Students in Mona Williams’ sculpture class started the semester making human bones from clay as part of the “One Million Bones” initiative, a fundraising art installation designed to recognize the millions of victims killed or displaced by ongoing genocides in the Democratic Republic of the Congo, Sudan, Burma, and Somalia. The collaborative installation of one million “bones” will be displayed on the National Mall in the spring of 2013.
“I think it’s a great idea,” said Rob Marina ’16 (at left), who was making a rib. “It’s a really creative way to raise money. It definitely makes an impact because it’s so visual.”
Rob said he didn’t really think about genocide victims as he sculpted. “It’s hard to kind of grasp the concept of it,” he said.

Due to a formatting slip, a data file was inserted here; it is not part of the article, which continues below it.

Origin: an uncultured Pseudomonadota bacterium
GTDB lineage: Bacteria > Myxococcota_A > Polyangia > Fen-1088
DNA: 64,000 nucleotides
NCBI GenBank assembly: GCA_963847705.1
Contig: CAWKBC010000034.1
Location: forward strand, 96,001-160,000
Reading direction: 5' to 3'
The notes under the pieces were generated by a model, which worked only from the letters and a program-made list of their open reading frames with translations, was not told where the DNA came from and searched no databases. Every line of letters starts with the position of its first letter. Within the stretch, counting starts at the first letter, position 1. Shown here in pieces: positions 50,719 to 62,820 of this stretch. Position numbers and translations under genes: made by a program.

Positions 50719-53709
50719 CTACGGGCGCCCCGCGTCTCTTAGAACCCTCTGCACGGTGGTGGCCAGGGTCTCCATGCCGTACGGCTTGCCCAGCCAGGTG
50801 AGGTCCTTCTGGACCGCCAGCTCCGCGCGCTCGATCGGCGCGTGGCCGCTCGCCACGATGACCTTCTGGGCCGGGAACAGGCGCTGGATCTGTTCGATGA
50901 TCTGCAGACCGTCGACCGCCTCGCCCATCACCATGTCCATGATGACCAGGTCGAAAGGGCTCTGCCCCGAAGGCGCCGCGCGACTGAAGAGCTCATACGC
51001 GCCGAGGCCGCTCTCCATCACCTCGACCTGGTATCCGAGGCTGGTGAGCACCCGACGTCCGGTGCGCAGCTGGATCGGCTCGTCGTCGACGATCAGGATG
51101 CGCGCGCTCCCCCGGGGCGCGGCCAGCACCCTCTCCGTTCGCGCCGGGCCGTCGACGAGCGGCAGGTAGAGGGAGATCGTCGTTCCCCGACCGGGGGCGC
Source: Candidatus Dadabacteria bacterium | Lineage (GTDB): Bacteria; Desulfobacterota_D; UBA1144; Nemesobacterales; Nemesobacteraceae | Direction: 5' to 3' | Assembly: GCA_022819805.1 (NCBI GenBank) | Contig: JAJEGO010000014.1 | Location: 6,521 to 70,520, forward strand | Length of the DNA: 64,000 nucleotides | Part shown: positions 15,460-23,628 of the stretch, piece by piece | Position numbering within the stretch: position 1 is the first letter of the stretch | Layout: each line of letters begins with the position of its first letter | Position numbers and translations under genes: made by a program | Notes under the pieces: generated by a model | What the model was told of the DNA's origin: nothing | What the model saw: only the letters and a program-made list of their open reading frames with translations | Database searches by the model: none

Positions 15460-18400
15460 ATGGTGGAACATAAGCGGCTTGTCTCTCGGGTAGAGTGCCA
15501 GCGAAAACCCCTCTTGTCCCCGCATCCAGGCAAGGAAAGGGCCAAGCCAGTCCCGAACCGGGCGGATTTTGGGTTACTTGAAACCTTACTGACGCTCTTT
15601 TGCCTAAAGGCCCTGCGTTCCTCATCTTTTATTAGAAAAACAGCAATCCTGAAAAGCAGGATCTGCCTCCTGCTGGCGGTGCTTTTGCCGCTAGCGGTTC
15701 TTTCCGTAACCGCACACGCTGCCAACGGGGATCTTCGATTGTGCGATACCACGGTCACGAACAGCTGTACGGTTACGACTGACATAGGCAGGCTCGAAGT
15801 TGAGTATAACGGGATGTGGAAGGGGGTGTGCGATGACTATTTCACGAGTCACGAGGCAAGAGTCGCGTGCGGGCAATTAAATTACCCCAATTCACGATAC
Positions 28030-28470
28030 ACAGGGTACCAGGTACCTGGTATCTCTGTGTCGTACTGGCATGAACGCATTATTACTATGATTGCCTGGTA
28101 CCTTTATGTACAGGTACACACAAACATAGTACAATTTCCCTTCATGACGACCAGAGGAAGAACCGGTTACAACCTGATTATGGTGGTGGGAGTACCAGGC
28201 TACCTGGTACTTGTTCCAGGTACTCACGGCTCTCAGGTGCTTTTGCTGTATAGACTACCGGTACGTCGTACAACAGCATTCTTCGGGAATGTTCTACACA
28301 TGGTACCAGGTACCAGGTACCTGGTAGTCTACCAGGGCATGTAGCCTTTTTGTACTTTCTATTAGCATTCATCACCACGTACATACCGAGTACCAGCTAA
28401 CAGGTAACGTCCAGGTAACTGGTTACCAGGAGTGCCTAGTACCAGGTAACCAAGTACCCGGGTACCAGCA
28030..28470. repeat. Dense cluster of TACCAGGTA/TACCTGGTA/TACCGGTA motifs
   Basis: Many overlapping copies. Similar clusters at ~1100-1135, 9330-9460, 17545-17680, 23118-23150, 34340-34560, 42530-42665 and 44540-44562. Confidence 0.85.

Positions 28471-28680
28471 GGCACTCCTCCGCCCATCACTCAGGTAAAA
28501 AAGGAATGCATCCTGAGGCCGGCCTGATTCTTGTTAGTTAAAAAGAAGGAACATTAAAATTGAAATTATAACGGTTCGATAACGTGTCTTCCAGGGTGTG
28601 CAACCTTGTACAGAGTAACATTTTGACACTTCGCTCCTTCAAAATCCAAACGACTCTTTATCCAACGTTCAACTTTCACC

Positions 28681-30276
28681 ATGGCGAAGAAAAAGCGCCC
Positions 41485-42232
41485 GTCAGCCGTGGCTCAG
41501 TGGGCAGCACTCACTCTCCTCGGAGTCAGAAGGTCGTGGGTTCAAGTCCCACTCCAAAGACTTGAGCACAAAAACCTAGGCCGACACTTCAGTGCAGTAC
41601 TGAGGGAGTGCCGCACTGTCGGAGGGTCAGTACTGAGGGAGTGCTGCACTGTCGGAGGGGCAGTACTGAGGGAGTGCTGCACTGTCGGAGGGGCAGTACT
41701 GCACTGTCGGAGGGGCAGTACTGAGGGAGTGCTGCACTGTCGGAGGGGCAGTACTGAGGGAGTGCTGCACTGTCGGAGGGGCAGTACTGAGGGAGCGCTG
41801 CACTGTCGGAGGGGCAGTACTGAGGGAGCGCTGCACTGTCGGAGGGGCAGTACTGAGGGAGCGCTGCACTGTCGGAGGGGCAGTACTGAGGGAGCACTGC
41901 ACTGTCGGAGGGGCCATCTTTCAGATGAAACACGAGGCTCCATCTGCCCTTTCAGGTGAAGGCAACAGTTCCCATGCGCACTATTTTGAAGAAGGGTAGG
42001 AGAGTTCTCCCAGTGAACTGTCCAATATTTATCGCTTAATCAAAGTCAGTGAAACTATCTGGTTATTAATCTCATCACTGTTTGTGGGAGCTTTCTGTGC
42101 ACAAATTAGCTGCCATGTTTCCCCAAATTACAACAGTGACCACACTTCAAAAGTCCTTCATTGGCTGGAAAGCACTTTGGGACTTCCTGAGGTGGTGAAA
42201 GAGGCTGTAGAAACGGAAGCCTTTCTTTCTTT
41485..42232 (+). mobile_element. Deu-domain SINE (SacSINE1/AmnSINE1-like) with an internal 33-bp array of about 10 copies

Evelyn Rose Keeney-Ritchie ’16, created a jawbone and scapula. “I’m a biomed major so I’m thinking about it another way,” she said. “It’s an awesome way to observe and learn. I think it’s going to make a huge impact once there are tons of them.”
Nicolas Shelton ’14 made a human skull. “I think it’s neat they’re doing a mass grave for all those who are lost,” he said.
The students created bones out of clay to donate to the event. Non-participating individuals can sponsor bones for $5 each. Proceeds will be donated to direct service and advocacy organizations, Enough!, Women for Women International, and the Genocide Intervention Network, which work to protect and aid displaced victims of genocide. For more information visit the One Million Bones website. www.onemillionbones.org